Miscarriage Symptoms and Causes


Hundreds of thousands of women miscarry each year.  It’s officially termed a miscarriage when the pregnancy ends before the 24 week period.   The majority of the miscarriages happen due to natural causes, and there’s nothing that could have been done to prevent them.

Many women have miscarriages and then go on to have successful pregnancies.  Just because you have a miscarriage doesn’t mean you’ll never have a child.

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Any spontaneous loss of a pregnancy before 24 weeks of term is considered a miscarriage, and it happens among 10% to 20% of pregnancies.  That’s a pretty startling number!  That’s also why you should remember that a miscarriage is a terrible thing to experience, but it isn’t the end of the world.  There’s always the chance to try again.

The majority of miscarriages take place within the first 12 weeks of pregnancy.  Common symptoms of a miscarriage include vaginal bleeding; anything from spotting to heavy, period-like bleeding.  There may also be blood clots, brown discharge and unidentifiable tissue. 

You will most likely experience cramping and great pelvic and lower back discomfort.  Perhaps there will also be feelings of breast tenderness and nausea.   And sometimes there are actually no symptoms at all.  Some women only learn that they have miscarried after a routine scan.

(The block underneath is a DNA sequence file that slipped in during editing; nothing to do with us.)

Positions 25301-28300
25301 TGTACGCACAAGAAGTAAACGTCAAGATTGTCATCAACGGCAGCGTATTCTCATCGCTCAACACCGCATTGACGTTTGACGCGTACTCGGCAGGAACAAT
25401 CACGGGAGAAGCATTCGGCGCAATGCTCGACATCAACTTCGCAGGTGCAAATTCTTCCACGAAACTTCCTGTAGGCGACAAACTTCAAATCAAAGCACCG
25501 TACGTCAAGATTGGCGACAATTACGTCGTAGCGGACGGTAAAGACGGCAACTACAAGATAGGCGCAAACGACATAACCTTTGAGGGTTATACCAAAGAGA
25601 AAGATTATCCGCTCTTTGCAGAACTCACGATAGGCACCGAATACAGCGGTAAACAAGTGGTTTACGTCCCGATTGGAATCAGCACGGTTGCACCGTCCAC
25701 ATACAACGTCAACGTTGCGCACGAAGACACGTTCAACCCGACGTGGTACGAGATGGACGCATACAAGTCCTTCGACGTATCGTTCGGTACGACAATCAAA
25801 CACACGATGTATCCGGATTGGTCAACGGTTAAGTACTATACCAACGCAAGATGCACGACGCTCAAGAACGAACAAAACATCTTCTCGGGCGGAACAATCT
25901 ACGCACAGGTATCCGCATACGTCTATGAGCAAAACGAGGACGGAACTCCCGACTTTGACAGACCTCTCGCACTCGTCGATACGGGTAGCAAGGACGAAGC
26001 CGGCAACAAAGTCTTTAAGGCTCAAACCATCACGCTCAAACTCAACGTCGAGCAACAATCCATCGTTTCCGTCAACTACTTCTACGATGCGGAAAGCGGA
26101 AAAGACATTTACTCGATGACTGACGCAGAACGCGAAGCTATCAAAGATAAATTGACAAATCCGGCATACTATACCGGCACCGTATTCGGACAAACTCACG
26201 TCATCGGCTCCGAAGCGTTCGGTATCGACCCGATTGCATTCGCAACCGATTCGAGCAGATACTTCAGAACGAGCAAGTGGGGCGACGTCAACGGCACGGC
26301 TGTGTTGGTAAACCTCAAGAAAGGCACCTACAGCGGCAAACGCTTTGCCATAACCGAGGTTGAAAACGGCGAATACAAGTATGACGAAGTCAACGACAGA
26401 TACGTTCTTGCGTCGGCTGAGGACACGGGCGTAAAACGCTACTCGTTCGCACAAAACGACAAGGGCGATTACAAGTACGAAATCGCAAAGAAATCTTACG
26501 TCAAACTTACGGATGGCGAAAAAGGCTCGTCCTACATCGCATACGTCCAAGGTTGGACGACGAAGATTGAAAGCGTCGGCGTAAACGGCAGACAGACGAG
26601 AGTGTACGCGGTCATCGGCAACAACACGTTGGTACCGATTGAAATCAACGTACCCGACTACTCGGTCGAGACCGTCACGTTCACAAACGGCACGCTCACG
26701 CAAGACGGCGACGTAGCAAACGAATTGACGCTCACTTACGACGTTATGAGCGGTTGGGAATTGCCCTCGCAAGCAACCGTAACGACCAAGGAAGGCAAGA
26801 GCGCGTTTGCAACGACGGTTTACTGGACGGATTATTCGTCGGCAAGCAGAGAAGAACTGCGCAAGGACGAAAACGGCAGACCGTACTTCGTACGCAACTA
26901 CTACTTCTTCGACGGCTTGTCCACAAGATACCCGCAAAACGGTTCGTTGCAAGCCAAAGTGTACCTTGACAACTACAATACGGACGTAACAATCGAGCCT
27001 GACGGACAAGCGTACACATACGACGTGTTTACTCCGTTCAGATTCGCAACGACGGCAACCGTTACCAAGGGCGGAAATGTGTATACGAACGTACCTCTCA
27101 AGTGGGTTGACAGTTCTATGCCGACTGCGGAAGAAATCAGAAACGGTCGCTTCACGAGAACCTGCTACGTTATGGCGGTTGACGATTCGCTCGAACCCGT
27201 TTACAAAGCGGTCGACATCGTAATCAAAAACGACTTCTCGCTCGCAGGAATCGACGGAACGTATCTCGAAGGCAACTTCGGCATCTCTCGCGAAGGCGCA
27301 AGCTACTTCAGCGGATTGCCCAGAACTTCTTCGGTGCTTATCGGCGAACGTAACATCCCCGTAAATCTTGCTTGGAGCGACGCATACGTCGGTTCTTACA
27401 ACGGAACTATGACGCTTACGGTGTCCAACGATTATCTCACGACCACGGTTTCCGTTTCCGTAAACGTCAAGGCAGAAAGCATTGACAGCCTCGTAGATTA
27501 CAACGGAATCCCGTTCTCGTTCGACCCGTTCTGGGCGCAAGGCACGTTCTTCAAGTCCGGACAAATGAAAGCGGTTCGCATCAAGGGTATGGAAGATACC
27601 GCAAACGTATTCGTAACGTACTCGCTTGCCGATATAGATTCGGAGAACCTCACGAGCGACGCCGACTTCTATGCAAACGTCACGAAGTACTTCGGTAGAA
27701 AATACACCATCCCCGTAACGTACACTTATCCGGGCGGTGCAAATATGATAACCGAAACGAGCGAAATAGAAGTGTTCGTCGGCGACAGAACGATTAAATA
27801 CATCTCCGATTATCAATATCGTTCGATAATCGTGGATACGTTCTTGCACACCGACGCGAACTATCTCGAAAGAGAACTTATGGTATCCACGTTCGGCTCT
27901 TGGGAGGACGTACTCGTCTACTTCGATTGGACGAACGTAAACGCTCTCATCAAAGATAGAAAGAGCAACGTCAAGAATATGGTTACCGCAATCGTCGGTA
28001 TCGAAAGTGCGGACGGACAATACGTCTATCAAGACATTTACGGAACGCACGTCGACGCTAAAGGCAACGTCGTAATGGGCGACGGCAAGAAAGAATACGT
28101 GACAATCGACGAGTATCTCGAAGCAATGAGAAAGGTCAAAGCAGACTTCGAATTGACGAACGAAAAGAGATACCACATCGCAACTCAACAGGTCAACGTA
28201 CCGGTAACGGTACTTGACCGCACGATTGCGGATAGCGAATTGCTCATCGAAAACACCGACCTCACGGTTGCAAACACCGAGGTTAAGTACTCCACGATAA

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The most natural thing in the world is just to ask why something like this happens.  Why is it so common for this heartbreaking mishap to take place?  Almost half of all miscarriages are due to problems with the genetic material that has been combined by the egg and sperm.   If after fertilization, the genetic material combines in a way that is problematic, the developing fetus will miscarry.  This is often just up to chance.

Hormonal imbalances, weak immunity, or serious infections can also cause miscarriages. The older the mother the more she risks miscarriage thanks to the deteriorated quality of older eggs.  Drinking and smoking can have a huge effect on the chances for miscarriage, as well as a higher risk after multiple pregnancies.

Some people will argue that stress plays a part in effecting your chances negatively, however there is no evidence to this.  There is also no evidence that physical exertion such as exercise or sex will have any effect on the chances of miscarriage.

It’s important to not blame yourself if you experience a miscarriage due to natural causes.  Miscarriage is still a bit of a mystery in the medical world, and sometimes it’s important to not over-think it or get discouraged.  If at first you don’t succeed….try, try again.

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